What questions would you ask on the exam?

This is the kind of thinking that transforms average students into exceptional students – and a mindset that can carry over to business. You will gain a better understanding once you place yourself in another perspective (the professor in the above example).

Maybe you’re about to give a speech, a presentation, or are simply engaged in a conversation with a co-worker. What types of new questions could you be asking? Once you start looking at concepts with a different perspective, your level of comprehension will increase.

There is never a straight road that travels from A to B. Instead, it’s long, has many curves with short cuts, and dead ends. When you begin to think about and understand these various routes, you will have the perspective needed to persuade.

Show there’s room for improvement.

You can build on the theme of common ground discussed above by showing your audience there’s room for improvement. Why would someone want to be persuaded to begin with?

It’s simple really – it comes down to showing this person or group that the end result will be better than the current system put in place. Just keep in mind that some people might be easier to convince than others – compared to the opposite group that might require more convincing. It really boils down to individual personality traits.

After all, when you persuade someone, they are stepping away with what they’re comfortable with and trying your approach instead. It’s completely understandable that this may scare some people away – they would argue their way works just fine and its safe right?

Wrong. A system, practice, or procedure put in place may actually be outdated and inefficient. Would you call that safe?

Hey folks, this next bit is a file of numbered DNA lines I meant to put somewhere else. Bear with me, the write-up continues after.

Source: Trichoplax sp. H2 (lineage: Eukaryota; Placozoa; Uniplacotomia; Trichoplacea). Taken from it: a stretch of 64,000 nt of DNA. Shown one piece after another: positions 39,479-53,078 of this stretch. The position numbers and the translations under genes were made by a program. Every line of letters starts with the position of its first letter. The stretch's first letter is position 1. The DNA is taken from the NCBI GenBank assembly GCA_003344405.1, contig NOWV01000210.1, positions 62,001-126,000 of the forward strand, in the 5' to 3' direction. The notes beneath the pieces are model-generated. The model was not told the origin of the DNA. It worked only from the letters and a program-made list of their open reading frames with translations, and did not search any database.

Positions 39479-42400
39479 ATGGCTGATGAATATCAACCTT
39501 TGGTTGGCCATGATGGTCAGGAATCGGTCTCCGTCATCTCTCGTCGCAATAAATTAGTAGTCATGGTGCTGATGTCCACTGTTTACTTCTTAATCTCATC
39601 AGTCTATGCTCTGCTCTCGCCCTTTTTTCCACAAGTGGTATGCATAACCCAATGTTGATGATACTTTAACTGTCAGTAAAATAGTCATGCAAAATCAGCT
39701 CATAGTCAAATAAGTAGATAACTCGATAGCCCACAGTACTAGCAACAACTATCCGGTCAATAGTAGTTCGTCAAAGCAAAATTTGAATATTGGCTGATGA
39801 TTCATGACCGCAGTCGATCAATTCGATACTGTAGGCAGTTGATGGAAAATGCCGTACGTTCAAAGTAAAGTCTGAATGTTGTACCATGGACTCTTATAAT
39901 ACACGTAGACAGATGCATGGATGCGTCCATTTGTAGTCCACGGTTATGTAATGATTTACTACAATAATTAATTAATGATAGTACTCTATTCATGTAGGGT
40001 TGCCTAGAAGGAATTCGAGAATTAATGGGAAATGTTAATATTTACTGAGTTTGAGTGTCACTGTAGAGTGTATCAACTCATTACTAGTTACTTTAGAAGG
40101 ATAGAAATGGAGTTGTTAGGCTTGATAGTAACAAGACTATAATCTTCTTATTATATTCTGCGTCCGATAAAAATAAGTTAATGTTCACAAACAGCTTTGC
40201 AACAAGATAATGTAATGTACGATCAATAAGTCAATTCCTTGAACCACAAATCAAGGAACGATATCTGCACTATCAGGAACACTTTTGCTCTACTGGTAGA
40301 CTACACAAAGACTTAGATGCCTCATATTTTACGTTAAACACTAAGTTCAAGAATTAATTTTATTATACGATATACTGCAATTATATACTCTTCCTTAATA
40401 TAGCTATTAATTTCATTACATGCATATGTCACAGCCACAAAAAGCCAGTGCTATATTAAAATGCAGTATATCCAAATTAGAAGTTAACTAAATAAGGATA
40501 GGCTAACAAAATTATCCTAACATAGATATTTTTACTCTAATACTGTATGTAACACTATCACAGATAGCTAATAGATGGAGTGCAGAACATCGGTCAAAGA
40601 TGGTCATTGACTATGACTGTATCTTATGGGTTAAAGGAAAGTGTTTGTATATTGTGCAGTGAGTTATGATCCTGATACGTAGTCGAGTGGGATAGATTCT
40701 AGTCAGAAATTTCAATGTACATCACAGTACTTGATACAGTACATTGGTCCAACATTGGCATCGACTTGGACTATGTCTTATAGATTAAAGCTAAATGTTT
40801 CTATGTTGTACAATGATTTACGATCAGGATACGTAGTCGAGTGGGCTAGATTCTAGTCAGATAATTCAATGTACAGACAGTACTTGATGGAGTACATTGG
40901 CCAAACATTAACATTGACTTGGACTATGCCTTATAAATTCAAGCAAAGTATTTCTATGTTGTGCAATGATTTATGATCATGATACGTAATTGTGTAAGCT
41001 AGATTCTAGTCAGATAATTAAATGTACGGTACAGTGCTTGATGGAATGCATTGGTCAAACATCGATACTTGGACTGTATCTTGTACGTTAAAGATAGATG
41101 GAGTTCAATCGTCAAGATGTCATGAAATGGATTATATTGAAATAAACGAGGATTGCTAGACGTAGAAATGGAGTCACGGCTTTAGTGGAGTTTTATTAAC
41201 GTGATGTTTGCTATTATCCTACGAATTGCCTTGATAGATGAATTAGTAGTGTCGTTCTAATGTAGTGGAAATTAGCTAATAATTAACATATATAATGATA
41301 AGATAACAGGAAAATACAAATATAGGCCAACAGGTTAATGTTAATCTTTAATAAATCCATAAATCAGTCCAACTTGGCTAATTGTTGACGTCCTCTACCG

If you have strong ideas that will work, and improve the process, it’s up to you to show your co-workers or boss the untapped potential. So gather data, evidence, and as much information as you can to show your audience there’s room for improvement. It will only make persuasion that much easier.

Be confident when you speak.

Confidence not only brings all of the tools listed above together, but it’s the determining factor on whether or not your persuasion has worked. Your audience will only feel truly comfortable if you express confidence and believe what you’re saying.

Have you ever been persuaded by someone who was nervous or expressed doubt? Probably not. When you are looking to change someone’s opinion, you need to be confident in your way of thinking.

Language is extremely important, but if you don’t have a great speech to go along with your PowerPoint presentation, you might as well not be there. Data and research will only take you so far – your ability to express confidence in the subject matter is essential for effective persuasion.

Persuasion doesn’t happen by accident. There are many critical steps that need to be taken in order to achieve the end result – getting someone to agree with you. Persuasion is truly a skill that requires time and effort to master, and these examples will surly help on your journey to become a professional in the expertise.